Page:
I am new to this Stack Exchange site. I recently asked a question about whether certain connections were standardized, specifically laptop 4k non-touch screens. It quickly got flagged as an off-topic question for the reason of being a "Hardware Purchasing Question."

I was not asking for specific hardware recommendations. I was simply asking whether a class of connectors were cross compatible.

I would like to know why my question is off topic.

Was it because of the context? I gave some context for my question because, on other stack exchanges, when ever I don't explain why I want what I want, I end up in long conversations justifying why I want what I want. So I added a context to explain the problem which led me to asking this question. This context does mention purchasing, but only as a segue in to the actual specific question. Specifically, "Before I spend money on the actual hardware, I would like to be a bit more certain [about the compatibility]."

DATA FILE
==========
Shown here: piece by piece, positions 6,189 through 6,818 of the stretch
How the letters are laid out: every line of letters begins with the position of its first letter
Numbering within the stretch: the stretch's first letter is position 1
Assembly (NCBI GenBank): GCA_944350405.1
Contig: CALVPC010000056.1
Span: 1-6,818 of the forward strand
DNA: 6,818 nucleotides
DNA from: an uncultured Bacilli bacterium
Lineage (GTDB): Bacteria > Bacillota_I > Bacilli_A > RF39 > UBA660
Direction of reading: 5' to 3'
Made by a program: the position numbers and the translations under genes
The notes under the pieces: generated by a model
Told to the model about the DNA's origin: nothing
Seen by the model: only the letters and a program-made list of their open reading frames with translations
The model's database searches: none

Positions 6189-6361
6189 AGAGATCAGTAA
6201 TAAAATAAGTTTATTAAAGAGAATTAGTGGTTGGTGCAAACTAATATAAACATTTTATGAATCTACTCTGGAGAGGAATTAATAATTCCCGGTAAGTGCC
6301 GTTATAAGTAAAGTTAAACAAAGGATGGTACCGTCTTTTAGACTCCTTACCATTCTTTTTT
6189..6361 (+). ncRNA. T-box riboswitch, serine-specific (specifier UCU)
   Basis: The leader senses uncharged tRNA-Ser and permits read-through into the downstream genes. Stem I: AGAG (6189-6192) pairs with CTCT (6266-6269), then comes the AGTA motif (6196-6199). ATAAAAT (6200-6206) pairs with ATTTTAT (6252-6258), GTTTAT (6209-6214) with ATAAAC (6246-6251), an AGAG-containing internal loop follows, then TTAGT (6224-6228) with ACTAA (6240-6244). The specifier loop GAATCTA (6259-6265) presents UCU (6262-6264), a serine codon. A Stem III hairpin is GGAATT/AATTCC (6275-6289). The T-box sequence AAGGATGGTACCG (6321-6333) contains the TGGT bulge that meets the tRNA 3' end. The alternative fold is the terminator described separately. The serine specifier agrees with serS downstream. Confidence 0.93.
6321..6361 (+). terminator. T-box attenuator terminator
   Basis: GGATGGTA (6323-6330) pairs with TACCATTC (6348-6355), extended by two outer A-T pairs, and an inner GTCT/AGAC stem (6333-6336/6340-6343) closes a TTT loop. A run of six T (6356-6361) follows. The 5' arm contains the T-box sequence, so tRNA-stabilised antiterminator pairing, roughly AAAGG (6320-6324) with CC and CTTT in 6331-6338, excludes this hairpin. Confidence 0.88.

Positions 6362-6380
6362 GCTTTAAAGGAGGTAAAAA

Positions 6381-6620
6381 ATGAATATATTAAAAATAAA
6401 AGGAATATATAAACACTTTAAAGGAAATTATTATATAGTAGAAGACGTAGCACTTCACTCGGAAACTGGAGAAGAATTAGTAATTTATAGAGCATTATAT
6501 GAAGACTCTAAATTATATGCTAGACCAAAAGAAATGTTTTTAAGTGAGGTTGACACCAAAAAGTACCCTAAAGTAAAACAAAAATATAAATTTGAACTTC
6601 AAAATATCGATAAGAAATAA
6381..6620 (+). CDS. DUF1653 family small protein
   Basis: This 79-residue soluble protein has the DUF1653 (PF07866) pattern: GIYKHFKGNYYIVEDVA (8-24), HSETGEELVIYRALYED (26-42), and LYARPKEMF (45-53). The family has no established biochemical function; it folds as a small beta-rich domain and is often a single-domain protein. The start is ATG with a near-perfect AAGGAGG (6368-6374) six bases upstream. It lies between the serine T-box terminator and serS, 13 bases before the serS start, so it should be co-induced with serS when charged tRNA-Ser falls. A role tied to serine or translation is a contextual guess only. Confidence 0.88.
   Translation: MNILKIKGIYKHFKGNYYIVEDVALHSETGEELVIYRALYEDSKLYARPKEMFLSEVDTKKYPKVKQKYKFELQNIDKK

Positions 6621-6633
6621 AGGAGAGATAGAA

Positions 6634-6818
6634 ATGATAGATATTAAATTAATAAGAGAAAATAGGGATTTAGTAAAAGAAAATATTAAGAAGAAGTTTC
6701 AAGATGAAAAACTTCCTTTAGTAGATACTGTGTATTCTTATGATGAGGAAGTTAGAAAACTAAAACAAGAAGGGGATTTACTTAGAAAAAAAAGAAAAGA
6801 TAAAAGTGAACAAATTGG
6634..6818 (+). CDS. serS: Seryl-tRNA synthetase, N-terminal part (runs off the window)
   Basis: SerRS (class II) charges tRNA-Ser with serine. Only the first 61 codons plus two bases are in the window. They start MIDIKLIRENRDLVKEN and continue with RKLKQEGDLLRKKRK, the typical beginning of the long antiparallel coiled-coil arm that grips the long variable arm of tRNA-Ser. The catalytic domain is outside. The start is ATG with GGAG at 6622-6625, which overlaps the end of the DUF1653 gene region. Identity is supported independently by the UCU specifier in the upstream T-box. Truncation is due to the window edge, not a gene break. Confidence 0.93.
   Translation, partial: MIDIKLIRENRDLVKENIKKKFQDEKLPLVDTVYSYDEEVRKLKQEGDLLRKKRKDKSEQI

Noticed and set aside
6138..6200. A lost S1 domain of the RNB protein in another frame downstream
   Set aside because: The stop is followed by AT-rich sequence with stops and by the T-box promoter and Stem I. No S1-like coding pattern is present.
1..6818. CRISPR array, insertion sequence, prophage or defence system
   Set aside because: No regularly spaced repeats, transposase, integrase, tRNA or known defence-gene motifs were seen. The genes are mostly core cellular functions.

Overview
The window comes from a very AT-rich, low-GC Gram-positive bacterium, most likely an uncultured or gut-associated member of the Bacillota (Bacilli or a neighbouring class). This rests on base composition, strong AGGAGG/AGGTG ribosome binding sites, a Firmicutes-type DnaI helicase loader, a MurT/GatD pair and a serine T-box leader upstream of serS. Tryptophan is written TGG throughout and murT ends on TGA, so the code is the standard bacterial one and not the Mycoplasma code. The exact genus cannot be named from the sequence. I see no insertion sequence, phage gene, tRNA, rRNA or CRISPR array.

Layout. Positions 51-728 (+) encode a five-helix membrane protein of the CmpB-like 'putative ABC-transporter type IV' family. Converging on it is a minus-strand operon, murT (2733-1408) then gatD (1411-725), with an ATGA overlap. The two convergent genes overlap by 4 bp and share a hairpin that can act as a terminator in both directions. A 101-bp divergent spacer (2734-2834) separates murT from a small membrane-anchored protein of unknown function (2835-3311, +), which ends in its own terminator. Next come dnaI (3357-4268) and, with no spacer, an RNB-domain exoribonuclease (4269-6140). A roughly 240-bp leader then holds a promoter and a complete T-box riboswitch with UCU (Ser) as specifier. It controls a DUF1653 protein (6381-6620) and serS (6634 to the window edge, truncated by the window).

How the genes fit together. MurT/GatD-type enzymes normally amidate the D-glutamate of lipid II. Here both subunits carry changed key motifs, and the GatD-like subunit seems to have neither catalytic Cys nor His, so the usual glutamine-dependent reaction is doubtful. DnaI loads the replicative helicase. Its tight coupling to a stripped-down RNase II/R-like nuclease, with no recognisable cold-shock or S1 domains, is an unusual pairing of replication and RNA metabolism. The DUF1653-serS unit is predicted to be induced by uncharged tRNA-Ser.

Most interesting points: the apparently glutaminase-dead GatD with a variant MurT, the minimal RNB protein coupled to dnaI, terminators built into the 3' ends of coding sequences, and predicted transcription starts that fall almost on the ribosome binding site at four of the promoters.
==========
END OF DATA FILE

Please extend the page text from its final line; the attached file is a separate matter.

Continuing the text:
Would it be on topic if I removed the context? Because I actually am usually helped by questions that give context, as I can more easily determine if they are actually asking the question I want answered.

4k laptop monitor compatibility with LCD control boards

  • 4
    "Purchasing" questions can cover a lot of ground. They aren't necessarily limited to requests for product recommendations. The primary issue with them is that any answers won't be long-lasting because of how fast things change. So a lot of questions get closed under the umbrella of a purchasing question if they involve requests for product information and are tied to the current state of things. That's largely the issue with your question. I voted to reopen because in this case, there's really only one answer, and it won't change over time (see comment and answer there).
    – fixer1234
    Nov 17, 2018 at 0:46
  • 7
    @fixer1234 The traditional view has been that asking for recommendations is right out (it's too personalised and too time-localised) but generally asking about compatibility is fine because it will always be relevant, even if only in a retro hardware sense 10 years later. Unfortunately a lot of close-voters mix these two cases up.
    – Bob
    Nov 21, 2018 at 2:21


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